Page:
Sunday, February 21, 2010

Are Health Insurance Companies Making Too Much Money?

Any libertarian or conservative worth his or her salt would cringe at the concept that someone should determine how much money is "too much", but let's leave that for another day. Is it true that health insurance companies are making, however we define it, too much money? This professor of economics and finance ranked plenty of fields; you can decide for yourself.

Do you want a government-run health care system?

Update: if you don't want to trust him, maybe you'll trust Yahoo Finance data.

12 comments:

mazenko said...

Of course, there is something twisted about capitalizing on someone's fear of cancer.

I've often wondered about the idea of paying the money I spend in premiums as taxes to an entity not meant to profit. That way, at the end of the year, if I don't use up my premiums I could expect a refund of some of my money, instead of it being all profit for a company that will raise my premiums even if I consumed no health care.

Just a thought. Maybe worthy of some discussion.

Darren said...

Interesting point of view, Mazenko. You object to "profiting" off of someone's "fear" of cancer. Do you view all insurance that way?

That viewpoint seems a bit twisted to me. Honestly.

mazenko said...

Just a thought.

Always pondering, always seeking greater insight. Never thinking I have it all figured out.

allen (in Michigan) said...

How much more twisted is it then to take advantage of people's fear of starvation?

After all, you might never have cancer but two or three months from now, if you don't have something to eat, you're dead. The government entity meant to prevent the producers of food from utilizing this power is generically referred to as an "agriculture board". Their history doesn't inspire confidence and in Venezuela agriculture boards are currently about the process of wrecking the Venezuelan agricultural sector. I don't see any reason to believe that the health insurance industry would fare any better.

mazenko said...

No one seems to want to bite on the refund idea for premiums. I thought that would kick start some interesting philosophical debate. Oh, well.

Darren said...

Wouldn't that eliminate the insurance companies' raison d'etre?

mazenko said...

Well, yeah. Colorado's constitution requires that it refund any revenue it takes in above "population growth + inflation." All the rest becomes a tax refund. Wouldn't it be interesting if a public entity did the same thing with the money we pay in premiums? It would definitely have the effect of making people more judicious with their health care spending. And all health care would still remain private. There are precedents for this, like a public-private entity that "insures" workers compensation in Colorado, and similar "corporate entities" that provide insurance in other areas of a public-private mix.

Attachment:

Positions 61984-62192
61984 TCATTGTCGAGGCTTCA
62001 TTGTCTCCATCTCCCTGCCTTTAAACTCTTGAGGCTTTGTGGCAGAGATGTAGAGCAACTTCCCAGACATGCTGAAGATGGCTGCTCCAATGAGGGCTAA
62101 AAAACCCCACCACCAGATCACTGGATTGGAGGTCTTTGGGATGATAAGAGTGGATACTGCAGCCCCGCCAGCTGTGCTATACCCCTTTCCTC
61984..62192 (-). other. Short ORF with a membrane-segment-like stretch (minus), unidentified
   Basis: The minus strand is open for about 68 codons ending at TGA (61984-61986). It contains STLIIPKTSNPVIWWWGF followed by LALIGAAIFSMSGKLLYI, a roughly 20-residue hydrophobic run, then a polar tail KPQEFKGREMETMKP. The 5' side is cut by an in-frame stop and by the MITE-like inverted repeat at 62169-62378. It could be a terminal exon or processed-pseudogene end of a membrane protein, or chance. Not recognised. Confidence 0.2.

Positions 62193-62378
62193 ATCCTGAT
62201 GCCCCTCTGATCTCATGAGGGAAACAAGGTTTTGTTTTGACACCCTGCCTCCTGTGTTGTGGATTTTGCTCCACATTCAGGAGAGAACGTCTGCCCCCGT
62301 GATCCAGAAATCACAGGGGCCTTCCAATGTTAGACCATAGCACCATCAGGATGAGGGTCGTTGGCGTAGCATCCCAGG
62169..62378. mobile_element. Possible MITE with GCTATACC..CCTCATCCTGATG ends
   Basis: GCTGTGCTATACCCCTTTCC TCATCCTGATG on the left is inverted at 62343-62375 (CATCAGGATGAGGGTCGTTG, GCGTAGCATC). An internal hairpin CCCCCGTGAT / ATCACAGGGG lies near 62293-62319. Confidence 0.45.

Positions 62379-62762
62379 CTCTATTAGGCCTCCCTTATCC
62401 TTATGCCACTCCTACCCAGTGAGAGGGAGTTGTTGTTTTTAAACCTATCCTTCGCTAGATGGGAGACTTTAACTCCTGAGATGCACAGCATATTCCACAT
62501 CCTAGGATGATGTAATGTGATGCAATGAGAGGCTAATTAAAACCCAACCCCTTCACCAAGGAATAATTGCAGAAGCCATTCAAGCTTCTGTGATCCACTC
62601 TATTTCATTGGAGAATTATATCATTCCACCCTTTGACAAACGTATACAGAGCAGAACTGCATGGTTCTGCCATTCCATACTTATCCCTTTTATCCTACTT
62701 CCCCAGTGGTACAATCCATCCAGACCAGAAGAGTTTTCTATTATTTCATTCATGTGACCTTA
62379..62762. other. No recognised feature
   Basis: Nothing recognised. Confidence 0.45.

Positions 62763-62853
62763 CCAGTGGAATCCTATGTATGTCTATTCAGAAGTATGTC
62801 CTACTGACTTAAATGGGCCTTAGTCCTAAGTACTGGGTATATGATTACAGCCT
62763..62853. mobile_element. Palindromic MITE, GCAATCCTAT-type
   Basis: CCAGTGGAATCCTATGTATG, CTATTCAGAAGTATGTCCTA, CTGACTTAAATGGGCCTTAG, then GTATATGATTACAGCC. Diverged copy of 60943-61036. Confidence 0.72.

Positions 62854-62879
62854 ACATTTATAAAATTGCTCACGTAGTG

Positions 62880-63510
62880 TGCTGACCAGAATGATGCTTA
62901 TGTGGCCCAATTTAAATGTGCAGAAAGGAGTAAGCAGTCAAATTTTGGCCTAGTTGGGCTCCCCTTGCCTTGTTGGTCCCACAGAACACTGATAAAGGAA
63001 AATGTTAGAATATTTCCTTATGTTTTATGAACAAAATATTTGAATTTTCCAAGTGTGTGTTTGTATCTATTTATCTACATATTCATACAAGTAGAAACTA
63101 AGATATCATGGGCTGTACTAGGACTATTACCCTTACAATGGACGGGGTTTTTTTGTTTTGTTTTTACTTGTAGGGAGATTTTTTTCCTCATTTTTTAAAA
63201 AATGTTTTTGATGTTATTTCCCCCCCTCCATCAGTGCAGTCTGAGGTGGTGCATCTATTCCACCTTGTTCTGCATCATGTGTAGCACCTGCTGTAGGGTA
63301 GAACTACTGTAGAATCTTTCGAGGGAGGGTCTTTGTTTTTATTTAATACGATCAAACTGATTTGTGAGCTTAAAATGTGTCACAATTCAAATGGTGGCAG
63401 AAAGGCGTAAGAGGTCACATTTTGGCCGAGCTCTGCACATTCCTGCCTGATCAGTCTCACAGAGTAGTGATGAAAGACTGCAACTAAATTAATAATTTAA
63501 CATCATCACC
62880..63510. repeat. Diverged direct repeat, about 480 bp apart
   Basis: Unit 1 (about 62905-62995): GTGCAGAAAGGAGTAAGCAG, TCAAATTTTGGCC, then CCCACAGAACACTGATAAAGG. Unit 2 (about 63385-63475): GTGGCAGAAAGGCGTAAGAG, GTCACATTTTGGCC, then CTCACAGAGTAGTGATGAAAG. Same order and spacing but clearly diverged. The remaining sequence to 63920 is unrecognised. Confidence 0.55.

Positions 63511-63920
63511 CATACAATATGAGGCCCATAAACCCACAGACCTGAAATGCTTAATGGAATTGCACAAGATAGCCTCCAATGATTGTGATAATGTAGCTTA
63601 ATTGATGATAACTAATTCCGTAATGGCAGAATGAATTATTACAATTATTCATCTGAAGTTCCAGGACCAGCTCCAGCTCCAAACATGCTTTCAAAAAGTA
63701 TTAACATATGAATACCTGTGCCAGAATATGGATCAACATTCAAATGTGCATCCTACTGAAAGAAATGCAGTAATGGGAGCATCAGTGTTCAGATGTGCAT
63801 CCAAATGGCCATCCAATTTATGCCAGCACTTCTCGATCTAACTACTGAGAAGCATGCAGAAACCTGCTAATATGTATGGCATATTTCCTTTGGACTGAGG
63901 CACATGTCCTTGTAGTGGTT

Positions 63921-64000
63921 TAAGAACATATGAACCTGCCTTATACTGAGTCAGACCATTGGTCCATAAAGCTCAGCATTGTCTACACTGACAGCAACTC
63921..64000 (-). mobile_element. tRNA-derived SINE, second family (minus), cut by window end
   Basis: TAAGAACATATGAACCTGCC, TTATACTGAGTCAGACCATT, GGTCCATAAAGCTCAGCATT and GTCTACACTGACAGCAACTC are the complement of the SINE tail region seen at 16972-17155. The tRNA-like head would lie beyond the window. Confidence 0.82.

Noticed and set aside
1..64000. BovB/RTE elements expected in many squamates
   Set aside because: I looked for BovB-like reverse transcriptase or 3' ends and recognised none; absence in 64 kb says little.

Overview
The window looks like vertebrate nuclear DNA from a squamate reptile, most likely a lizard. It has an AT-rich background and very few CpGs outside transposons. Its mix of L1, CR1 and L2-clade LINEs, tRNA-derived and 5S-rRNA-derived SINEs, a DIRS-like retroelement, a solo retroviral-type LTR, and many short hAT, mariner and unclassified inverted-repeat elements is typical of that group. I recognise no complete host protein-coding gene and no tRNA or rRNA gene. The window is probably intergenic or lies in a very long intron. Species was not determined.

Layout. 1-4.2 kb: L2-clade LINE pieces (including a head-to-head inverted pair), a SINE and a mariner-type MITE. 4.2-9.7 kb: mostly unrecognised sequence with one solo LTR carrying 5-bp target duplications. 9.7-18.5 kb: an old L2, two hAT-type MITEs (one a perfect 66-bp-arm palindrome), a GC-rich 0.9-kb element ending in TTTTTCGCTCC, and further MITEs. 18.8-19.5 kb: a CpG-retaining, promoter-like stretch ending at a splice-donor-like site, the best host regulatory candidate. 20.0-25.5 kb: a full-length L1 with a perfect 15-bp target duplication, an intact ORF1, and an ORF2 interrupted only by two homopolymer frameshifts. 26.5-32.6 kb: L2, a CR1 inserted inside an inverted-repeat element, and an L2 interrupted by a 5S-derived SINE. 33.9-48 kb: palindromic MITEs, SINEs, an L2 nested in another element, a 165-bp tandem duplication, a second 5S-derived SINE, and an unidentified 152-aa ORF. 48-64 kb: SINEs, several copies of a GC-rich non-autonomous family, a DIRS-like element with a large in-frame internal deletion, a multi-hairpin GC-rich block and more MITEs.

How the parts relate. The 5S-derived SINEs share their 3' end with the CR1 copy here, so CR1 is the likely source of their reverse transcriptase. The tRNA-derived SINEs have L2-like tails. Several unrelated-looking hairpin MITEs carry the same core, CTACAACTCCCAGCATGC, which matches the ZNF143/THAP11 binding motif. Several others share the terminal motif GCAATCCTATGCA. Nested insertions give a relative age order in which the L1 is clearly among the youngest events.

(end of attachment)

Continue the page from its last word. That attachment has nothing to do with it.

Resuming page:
Steve USMA '85 said...

The problem with Mazenko's idea is that the key to the insurance method is that while you might not use all your premium, I might. The company would take your leftover to pay for my shortage. Now, if you withdraw your leftover, who is going to pay my shortage? I would have to pay it out of pocket. At that point, what is the purpose of having some entity (for profit or not) holding my premiums? I would get no benefit from it. Better to just pay my health costs as they occur instead of someone else holding my money and hope I stay healthy.

Or am I missing something to your argument? Under your plan, how does my shortage get made up?

mazenko said...

Valid points, Steve.

And my realistic position on health care is that people just pay their own costs - with catastrophic coverage for all. Beyond that, anyone can purchase any additional coverage they want.

That is what works for the Swiss, and it would was proposed quite clearly with with acts like the Wyden-Bennett Bill or Martin Feldstein's voucher idea.

With both of these, components of my refund still work. The numbers work because the average consumer still requires less than he pays, even if some require more. That's how insurance companies profit. Anthem just posted a quarterly profit of $500 million, even as they raise premiums 35%.

Clearly, the shortage is not a problem if insurance companies are profiting the way they are. Right?

mazenko said...

Steve,

To follow-up - my original point mentioned a refund of "some" of my money. Obviously, companies use the funds to manage the system, and if individuals got all their premiums back, it wouldn't work, as you speculate. However, a percentage could be refunded based on total cost of the system. German insurance companies function this way.

Darren said...

That $500M is a silly number absent any other information. You should view the links in this very post to see how little insurance companies make percentagewise. If the lefties have to hate some organization, insurance companies seem like they should be somewhere low on the list.

mazenko said...

Well, of course, Darren. Everything is out of context in little posts like this. But as a quarterly profit, that's significant when we are talking about refunds for people who pay premiums average ten grand.

I've heard the arguments that profit "margin" isn't big in these industries. But that's a little silly when you are talking about health care and energy. A quarterly profit of ten billion is huge even if margin is small. Think about it. Do you know people in oil and gas? Do you know people who invest in it? I do. And the slim profit margin you imply is not realistic. It is a huge and nearly decadent profit.

Just saying.